Hiring a more diverse nurse workforce may help address "racial and ethnic disparities in maternal health outcomes" and improve maternal health, according to a report from Columbia University researchers.
The findings, which were published earlier this month in the American Journal of Obstetrics and Gynecology, revealed that states with the highest nurse diversity reported fewer health complications for moms during childbirth, including eclampsia, blood transfusion, hysterectomy and intensive care unit admission.
“The more racially and ethnically diverse the nurse workforce is, the better maternal health outcomes are,” said Guohua Li, a study author and professor of epidemiology and anesthesiology at Columbia University Mailman School of Public Health. “This finding holds up for white mothers as well as for mothers of color.”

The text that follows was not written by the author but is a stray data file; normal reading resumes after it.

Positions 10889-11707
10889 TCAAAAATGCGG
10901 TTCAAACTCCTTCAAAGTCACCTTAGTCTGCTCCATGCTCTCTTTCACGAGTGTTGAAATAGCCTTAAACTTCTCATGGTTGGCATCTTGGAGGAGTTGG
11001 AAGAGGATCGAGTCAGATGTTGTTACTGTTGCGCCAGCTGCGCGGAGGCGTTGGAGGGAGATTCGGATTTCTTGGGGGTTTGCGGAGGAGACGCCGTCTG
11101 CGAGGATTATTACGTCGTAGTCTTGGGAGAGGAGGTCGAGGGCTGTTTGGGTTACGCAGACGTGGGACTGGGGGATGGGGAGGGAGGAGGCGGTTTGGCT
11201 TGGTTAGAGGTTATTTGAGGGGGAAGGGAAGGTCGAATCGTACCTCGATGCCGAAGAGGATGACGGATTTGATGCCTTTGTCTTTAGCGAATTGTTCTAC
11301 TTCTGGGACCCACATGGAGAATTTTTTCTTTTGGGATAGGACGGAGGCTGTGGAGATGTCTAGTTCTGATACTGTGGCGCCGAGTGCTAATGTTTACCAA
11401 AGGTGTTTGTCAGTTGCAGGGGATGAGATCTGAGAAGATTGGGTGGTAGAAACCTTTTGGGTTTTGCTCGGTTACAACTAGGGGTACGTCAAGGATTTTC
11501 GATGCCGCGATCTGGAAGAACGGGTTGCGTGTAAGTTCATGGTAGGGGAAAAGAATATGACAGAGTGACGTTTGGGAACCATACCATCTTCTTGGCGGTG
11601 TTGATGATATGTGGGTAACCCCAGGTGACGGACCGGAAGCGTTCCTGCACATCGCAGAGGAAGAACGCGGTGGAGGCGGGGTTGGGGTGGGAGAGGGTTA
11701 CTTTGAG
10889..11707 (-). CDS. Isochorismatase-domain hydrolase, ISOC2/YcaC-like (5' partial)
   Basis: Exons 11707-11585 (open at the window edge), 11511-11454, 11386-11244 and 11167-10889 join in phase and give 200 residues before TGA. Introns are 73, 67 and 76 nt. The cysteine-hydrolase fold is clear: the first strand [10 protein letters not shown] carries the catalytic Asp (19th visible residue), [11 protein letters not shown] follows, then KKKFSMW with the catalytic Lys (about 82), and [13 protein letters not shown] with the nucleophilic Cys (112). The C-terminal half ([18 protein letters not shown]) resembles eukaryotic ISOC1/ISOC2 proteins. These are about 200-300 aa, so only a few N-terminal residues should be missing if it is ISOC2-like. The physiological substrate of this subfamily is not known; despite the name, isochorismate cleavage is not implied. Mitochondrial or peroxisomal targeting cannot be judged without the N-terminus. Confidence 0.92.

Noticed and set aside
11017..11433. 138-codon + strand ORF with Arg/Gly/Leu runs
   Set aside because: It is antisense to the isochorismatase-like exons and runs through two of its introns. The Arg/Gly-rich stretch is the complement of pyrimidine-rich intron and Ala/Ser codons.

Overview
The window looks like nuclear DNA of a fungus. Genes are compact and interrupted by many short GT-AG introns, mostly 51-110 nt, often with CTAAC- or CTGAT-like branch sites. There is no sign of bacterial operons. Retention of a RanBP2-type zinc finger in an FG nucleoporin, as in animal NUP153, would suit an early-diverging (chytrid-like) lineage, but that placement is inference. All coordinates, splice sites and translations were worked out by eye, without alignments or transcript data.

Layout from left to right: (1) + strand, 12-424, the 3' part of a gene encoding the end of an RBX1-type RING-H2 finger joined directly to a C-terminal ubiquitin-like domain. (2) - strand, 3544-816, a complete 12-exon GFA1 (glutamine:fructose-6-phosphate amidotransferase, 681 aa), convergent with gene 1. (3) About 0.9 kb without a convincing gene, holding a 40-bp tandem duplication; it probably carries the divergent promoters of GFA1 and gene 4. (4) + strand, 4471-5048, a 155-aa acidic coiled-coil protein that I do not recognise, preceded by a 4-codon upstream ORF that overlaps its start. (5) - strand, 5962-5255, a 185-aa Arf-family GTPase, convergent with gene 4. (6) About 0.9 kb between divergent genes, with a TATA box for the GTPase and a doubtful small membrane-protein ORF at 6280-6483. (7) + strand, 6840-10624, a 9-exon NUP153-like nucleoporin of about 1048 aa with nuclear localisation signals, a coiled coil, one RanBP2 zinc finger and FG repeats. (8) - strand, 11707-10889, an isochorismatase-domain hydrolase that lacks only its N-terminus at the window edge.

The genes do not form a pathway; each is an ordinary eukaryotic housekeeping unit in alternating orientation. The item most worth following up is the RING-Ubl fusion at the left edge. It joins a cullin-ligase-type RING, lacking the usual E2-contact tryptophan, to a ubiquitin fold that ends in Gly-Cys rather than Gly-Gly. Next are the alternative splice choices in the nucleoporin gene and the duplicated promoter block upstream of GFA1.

Giving birth in states with the highest nurse diversity was associated with a reduction in severe adverse maternal outcomes by 50% for Asian and Pacific Islander mothers, 32% for white mothers, 31% for Latina mothers and 20% for Black mothers.
“This study is important because persistent racial disparities in maternal morbidity and mortality are of public health significance and because health care workforce diversity is amendable to policy interventions,” Li said.
Li advised medical centers to employ a more diverse health care workforce to reduce maternal health disparities.
“Demographic diversity is widely regarded as a strength of the United States,” Li said. “Our study indicates that workforce diversity could also be a major strength of the U.S. health system, which benefits the entire population.”